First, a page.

Interpreting MPV Blood Test – What’s Normal Mean Platelet Volume?

MPV or Mean Platelet Volume blood test is a part of a regular Complete Blood Count (CBC), a panel of tests that examine different components of the blood. MPV blood test uses a machine to measure and calculate the average size (by volume) of the platelets. MPV is usually interpreted with platelet count, or the number of platelets in a given volume of blood. There is a normal range for the values of mean platelet volume as well as platelet count. Any increase or decrease to the numerical values may indicate underlying health conditions. So what is a normal mean platelet volume?

Normal Mean Platelet Volume

The normal range for MPV is 7.5 to 11.5 femtolitre (1 femtolitre is equal to 1 cubic micrometer). Anything below 7 or over 12 may indicate that there is something wrong with your platelets especially if your platelet count is also not within the normal range of 150,000 to 450,000 platelets per microliter (X106/L) of adult blood. New platelets produced by the bone marrow are usually larger than older ones.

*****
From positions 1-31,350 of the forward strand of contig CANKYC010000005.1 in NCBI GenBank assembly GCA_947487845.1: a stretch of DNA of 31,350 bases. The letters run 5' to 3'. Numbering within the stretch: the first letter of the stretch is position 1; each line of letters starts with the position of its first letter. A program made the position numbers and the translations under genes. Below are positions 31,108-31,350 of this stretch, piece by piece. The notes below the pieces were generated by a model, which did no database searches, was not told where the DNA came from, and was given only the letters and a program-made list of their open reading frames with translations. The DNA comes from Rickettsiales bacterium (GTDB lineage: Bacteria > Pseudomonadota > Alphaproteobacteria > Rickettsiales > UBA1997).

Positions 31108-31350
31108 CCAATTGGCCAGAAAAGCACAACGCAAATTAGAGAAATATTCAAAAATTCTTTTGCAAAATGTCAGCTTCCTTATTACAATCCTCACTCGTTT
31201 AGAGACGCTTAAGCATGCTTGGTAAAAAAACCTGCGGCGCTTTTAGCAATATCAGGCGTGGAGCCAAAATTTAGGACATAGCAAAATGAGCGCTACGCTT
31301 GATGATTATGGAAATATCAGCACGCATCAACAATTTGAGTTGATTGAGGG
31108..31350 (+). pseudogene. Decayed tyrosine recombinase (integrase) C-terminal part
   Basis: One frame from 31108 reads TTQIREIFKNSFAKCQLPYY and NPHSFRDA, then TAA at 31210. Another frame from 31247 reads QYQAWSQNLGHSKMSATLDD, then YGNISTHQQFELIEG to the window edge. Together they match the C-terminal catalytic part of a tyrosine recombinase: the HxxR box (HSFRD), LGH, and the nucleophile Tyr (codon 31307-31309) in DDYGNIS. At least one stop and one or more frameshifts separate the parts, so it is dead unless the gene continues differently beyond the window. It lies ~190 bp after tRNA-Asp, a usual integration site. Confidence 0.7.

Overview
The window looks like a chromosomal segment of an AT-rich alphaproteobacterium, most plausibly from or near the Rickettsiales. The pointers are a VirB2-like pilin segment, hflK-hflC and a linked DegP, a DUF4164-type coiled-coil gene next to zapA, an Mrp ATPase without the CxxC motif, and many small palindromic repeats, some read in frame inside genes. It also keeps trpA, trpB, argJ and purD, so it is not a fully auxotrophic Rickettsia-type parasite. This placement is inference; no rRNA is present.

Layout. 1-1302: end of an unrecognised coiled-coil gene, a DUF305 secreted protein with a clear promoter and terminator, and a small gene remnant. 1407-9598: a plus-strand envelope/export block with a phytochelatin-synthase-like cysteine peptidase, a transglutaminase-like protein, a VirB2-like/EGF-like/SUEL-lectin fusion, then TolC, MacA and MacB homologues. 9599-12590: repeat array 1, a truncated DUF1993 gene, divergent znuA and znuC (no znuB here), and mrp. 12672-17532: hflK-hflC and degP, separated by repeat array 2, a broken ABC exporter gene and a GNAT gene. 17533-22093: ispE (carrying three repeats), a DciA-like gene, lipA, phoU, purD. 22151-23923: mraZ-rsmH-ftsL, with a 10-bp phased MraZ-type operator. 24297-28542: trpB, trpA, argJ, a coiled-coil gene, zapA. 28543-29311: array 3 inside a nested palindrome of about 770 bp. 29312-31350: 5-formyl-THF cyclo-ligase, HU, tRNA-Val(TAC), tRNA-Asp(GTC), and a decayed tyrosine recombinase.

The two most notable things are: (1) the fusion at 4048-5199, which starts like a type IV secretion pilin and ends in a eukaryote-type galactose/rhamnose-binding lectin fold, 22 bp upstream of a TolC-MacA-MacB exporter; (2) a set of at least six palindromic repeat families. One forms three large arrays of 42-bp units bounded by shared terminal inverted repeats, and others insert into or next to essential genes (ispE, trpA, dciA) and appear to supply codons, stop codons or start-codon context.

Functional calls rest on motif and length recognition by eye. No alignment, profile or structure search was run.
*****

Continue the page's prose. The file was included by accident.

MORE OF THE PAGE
A very low MPV and platelet count can be an early indication of leukemia, a bone marrow cancer that affects the production of red blood cells and blood platelets. Shortage of platelets can cause you a bleeding problem whenever you have damage to your epithelial tissues, structural proteins that line your blood vessels, organs, and skin.

Blood platelets circulate around our body to fix damages to our blood vessels (arteries and veins). For example, if we have a cut in a portion of our skin, platelets work by creating a clot to the damaged epithelial tissue to prevent the further escape of blood. Without normal platelets around, we could bleed to death. Indeed, platelets are important component of our blood; therefore, knowing the status of their health is a necessity.

The best person who could interpret the result of your mean platelet volume (MPV) and the other results in your complete blood count (CBC) is your doctor. Doctors are trained to interpret laboratory test results. Don’t try to interpret the results yourself because blood work often has false positive and negatives based on different factors. So when you see your MPV is too low or too high, don’t overreact without asking your doctor first.

Disclaimer

The content of this article is not a substitute for professional medical advice. Please consult your doctor before taking any action suggested in this article.

Reference

Complete Blood Count from Laboratory Tests Online by the American Association for Clinical Chemistry